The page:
RALLY AUSTRALIA

Pure driving pleasure.

The gravel roads surrounded by eucalyptus trees are completely flat and overwhelmingly fast. In contrast to the preceding world championship runs like the Acropolis Rally, the drivers don’t have to watch out for their cars as much in the Australian rainforest. On the hard and firm gravel – which is similar to that found in the Finland Rally – the drivers can put their foot down at will without having to worry too much about tyre damage or suspension problems. In Australia, it’s all about adopting a driving style that is clean and as fast as possible; it is pure driving pleasure. This is where the wheat is separated from the chaff.

Date: 12 till 14 September 2014

A sneak peek at the pace notes: co-drivers tell all.

 

There’s a group of people who are often overlooked during a rally, and that’s the co-drivers. They are, of course, unjustly overlooked, because rallying is a team sport, and without a co-driver’s very quick instructions, it would be impossible for a driver to drive a WRC vehicle at high speed. After all, you’re sure to run into trouble if you’re driving at 160 km/h without any idea of whether you need to steer left or right after the next corner.

Miikka Anttila about Rally Australia.

 

What’s different about Rally Australia?
I always particularly look forward to this rally. Australia is an extreme and fantastic country with unique rallying conditions. Take the huge trees that line the track, for example. The substratum there isn’t all that different from the gravel rallies in Europe, but everything else is. You have to keep reminding yourself that eight of the world’s ten most poisonous snakes are found in Australia. Which means you don’t just nonchalantly go for a walk – you have to be really careful with every step you take.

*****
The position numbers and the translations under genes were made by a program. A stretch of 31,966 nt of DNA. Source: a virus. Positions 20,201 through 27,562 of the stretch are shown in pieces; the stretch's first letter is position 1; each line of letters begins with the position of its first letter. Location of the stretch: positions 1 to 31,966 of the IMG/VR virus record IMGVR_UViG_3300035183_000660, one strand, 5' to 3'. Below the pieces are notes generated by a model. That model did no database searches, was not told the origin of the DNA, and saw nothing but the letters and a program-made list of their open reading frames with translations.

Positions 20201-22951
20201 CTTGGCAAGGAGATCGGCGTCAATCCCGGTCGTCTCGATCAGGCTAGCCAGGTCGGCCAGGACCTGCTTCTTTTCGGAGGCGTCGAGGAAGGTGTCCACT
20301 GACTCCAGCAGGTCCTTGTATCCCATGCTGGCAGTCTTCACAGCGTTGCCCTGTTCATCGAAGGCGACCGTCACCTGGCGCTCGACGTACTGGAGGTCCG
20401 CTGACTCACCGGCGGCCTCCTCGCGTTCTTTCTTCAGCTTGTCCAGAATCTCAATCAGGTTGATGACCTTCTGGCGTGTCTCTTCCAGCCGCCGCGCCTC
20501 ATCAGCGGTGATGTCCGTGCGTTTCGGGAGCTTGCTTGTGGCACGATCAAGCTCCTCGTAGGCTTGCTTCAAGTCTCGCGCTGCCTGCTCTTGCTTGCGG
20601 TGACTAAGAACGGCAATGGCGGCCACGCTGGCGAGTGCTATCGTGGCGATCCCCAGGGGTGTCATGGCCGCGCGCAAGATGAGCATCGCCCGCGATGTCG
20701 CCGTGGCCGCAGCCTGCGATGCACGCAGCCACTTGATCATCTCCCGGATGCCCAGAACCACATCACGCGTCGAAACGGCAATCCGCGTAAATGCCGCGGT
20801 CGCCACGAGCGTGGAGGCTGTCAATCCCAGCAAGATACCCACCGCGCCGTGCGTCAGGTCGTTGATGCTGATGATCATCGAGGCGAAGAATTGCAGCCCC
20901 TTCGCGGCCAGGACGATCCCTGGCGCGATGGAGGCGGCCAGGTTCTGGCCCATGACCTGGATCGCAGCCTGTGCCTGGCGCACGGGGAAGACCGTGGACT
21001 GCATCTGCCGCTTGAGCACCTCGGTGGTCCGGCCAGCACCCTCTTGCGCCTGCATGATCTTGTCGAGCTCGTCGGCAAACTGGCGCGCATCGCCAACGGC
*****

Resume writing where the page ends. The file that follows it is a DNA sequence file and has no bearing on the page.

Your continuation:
What do you have to pay particular attention to in Australia?
The huge trees are very dangerous, because they’re right beside the track. You have to make sure they are accurately included in the pace notes and you have to drive very precisely and with as little oversteer as possible in order not to hit them.

What has been your finest moment in Australia?
The 2011 rally, which was the first year that we went to Coffs Harbour. We got off to a relatively weak start, and even spun the car during the first special stage. But then the leading Citroëns driven by Sébastien Loeb and Sébastien Ogier experienced some problems and they both had to give up. So all of a sudden we were in second place, behind Mikko Hirvonen. Which is the order that we ultimately finished the rally in.

And what about your worst moment in Australia?
It was something I’d never experienced during the World Rally Championship before. There was a special stage in Kingscliff in 2009 and the people who live there weren’t at all keen on the rally. There were even people lining the track waving ‘Rally go home’ signs – it was unbelievable! Rumour has it that the people there are in the habit of illegally growing cannabis, so they were worried that one of the WRC helicopter crews might discover their cannabis crops.